Elon Musk’s regulatory woes mount as U.S. moves closer to recalling Tesla’s self-driving software
U.S. authorities are escalating and expanding a probe into Tesla’s controversial automated driving feature in a move that could prompt a mandatory recall.
On Thursday, the National Highway Traffic Safety Administration, an agency under the guidance of Transportation Secretary Pete Buttigieg, said it would be expanding a probe and look into 830,000 Tesla cars across all four current model lines, 11% more vehicles than they were previously examining.
The move came after the agency analyzed a number of accidents that revealed patterns in the car’s performance and the associated driver’s behavior, concluding that the findings warranted an upgrade to an “Engineering Analysis” from a previous “Preliminary Evaluation.” An Engineering Analysis can be the precursor to a recall.
It said the purpose of escalating the investigation was to “explore the degree to which Autopilot and associated Tesla systems may exacerbate human factors or behavioral safety risks by undermining the effectiveness of the driver’s supervision.”
Since Tesla vehicles can have their software overwritten via a wireless connection to the cloud, a recall does not necessarily require bringing the vehicles to the dealers—a move that can be costly and above all inconvenience customers.
But any recalls ordered by NHTSA are required under law and must be officially monitored and coordinated with authorities.
Initially the probe started last year in response to Tesla vehicles mysteriously plowing into the scene of an existing accident where first responders were already present.
On Thursday, NHTSA said it had discovered in 16 separate instances when this occurred that Autopilot “aborted vehicle control less than one second prior to the first impact,” suggesting the driver was not prepared to assume full control over the vehicle.
CEO Elon Musk has often claimed that accidents cannot be the fault of the company, as data it extracted invariably showed Autopilot was not active in the moment of the collision.
While anything that might indicate the system was designed to shut off when it sensed an imminent accident might damage Tesla’s image, legally the company would be a difficult target.
All of Tesla’s current autonomous features, including its vaunted Full Self-Driving tech, currently in beta testing, are deemed assistance systems in which the driver is liable at all times rather than the manufacturer.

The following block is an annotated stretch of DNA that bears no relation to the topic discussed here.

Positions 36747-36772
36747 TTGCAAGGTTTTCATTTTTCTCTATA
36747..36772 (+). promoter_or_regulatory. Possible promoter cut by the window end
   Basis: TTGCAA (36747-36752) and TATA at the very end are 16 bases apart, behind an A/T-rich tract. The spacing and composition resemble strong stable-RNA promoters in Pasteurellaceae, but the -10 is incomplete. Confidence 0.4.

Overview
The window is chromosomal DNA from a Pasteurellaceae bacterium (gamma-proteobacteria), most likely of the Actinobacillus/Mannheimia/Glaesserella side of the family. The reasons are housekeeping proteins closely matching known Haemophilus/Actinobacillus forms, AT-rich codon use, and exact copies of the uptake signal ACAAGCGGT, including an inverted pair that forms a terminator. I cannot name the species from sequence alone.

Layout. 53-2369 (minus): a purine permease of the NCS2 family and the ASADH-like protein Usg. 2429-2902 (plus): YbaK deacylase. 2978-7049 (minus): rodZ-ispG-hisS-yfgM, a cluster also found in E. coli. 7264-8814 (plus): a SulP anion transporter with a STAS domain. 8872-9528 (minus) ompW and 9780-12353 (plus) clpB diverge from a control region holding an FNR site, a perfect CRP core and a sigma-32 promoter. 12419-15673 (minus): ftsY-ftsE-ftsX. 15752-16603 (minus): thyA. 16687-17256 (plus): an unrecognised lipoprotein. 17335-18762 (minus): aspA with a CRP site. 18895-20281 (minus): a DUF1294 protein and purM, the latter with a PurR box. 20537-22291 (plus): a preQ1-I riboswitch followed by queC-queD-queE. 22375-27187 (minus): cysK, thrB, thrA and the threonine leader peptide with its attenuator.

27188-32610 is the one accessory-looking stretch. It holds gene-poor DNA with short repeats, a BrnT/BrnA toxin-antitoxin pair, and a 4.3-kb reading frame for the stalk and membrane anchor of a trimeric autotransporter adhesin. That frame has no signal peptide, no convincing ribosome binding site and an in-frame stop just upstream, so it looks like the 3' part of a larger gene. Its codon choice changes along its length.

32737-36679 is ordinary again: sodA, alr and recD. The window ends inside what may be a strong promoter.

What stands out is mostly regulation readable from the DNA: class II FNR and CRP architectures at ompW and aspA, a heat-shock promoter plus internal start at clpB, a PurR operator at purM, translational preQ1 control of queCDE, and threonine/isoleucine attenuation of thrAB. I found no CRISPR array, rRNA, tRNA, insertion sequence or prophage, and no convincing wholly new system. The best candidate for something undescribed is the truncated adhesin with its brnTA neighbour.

‘Decades of inaction’
The regulatory clampdown is not without cause: Last month, NHTSA reported traffic fatalities nationwide hit a 16-year high in 2021 after 42,915 people lost their lives last year.
Up until Biden took office, however, NHTSA took very much a standoff approach to regulating Tesla. An investigation in 2016 into its Autopilot even concluded that crash rates were reduced by 40% in those vehicles equipped with the technology. Tesla happily cited NHTSA’s findings for its own marketing purposes, until the study was later retracted as fundamentally flawed.
Under the Trump administration, regulators such as NHTSA saw their influence sink. The job of the nation’s top traffic safety official was vacant for 15 months with Heidi King nominated only in 2017, never confirmed by the Senate and in office for only about two years.
Her successor, James Owens, later took the side of Tesla investors arguing the technology saves lives rather than endangers them, with a roll-back of rules that safety experts questioned.
It was only after Biden moved into the White House that regulatory headwinds began. Last August, NHTSA opened its initial probe into 745,000 Tesla models already sold, almost its entire U.S. fleet at the time.
Tesla fans began to worry after a noted critic of Musk’s self-driving technology was hired by Buttigieg to serve as a top advisor.
Late last month, the National Association of City Transportation Officials welcomed the confirmation of acting administrator Steven Cliff, but warned he faced a “long road ahead” to rebuild NHTSA, through in part the introduction of standards for autonomous vehicle testing.
“After decades of inaction, other world regulatory bodies have leapfrogged the U.S. in enacting regulations that keep people safe,” NACTO said in a statement.
Fortune was not able to reach Tesla for comment.
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